To be protected by a patent, an invention must be
- susceptible of industrial application and
The notion of invention
Above all, it must be a genuine invention. There is no legal definition of an invention. However, an invention is generally defined by the fact that it must be of a technical nature, which means that it provides a technical solution to a technical problem or that it makes a technical contribution to the state of the art.
As a result, the following elements are not, as such, considered as inventions:
- discoveries, scientific theories or mathematical methods. However, these may form the basis for patentable inventions. For example, Einstein's theory of relativity is not patentable in itself, but the techniques of GPS that apply this theory are;
- aesthetic creations or information presentations. On the other hand, these creations may be protected by copyright or design rights;
- schemes, rules and methods for performing mental acts, playing games or doing business (so-called business methods). For example, an architect's accounting methods or plans are not patentable;
- computer programs. Only if the computer program has a specific technical effect or if, in combination with equipment, it meets the other conditions for patentability, can it possibly be protected by a patent. An invention implemented by a computer program that provides a technical solution to a technical problem is therefore likely to be protected by a patent.
Software that uses less data in the computer's memory could, for example, be an "invention". Computer programs, on the other hand, are protectable as such by copyright.
Discoveries, theories, software, aesthetic creations, information presentations, business methods, etc. are only excluded from patentability only to the extent to which the patent application relates to such subject-matter or activities as such. This means that the incorporation of these elements into a product, process or result by which a technical solution is provided for a technical problem, may give rise to a patent. This would be the case, for example, for medical scanners that are operated by specific software.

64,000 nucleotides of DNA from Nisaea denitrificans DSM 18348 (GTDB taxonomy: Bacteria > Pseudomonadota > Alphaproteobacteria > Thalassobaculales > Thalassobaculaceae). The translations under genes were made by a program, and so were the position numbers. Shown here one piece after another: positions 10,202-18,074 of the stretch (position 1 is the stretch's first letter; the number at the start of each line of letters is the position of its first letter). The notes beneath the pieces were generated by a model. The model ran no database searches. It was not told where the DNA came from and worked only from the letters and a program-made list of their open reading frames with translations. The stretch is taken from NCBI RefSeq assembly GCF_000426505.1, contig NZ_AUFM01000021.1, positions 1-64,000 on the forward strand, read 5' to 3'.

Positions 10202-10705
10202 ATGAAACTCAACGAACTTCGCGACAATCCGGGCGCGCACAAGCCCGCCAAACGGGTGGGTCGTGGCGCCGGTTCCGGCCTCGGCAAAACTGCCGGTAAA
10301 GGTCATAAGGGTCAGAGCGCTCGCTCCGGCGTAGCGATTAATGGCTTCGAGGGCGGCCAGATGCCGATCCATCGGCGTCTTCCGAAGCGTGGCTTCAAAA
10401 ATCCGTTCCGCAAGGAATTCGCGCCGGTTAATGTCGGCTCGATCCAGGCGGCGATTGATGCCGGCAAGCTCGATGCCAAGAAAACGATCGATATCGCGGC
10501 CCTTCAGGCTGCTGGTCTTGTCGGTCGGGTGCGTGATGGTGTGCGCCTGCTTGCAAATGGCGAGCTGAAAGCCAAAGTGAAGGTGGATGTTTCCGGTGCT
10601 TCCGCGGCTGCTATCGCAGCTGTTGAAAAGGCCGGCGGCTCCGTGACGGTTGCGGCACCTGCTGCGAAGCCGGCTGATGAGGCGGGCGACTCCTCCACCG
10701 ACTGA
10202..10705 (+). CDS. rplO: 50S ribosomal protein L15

Plant or animal varieties, or essentially biological processes for the production of plants or animals, and plants or animals exclusively obtained by these processes, as well as the human body at the various stages of its constitution and development, or the simple discovery of an element of the human body (e.g. a genetic sequence), are excluded from the scope of patentability. However, a patent application may be possible if the application of the invention is not limited to a specific plant or animal variety. Similarly, a microbiological invention or part of the human body, such as a genetic sequence, may be patented if it has been isolated or produced by a technical process outside the human body. On condition, of course, that the conditions for patentability are met.
Find out more about biotechnology inventions and patents.
Methods of surgical or therapeutic treatment of the human body or animals, and diagnostic methods, are also expressly excluded from the scope of patentability.
An invention must be new in order to be protected by a patent. An invention is considered new if it is not included in the state of the art. The state of the art consists of everything that has been made available to the public before the filing date of the patent application by a written or oral description, use or any other means. This may be, for example, the commercialisation of the invention, press conferences, press articles, publications or public exhibitions.
The content of patent applications, even unpublished, is part of the state of the art in the country for which the patent is applied for. In such cases, an invention not yet known to the public may be part of the state of the art and invalidate a subsequently filed patent application.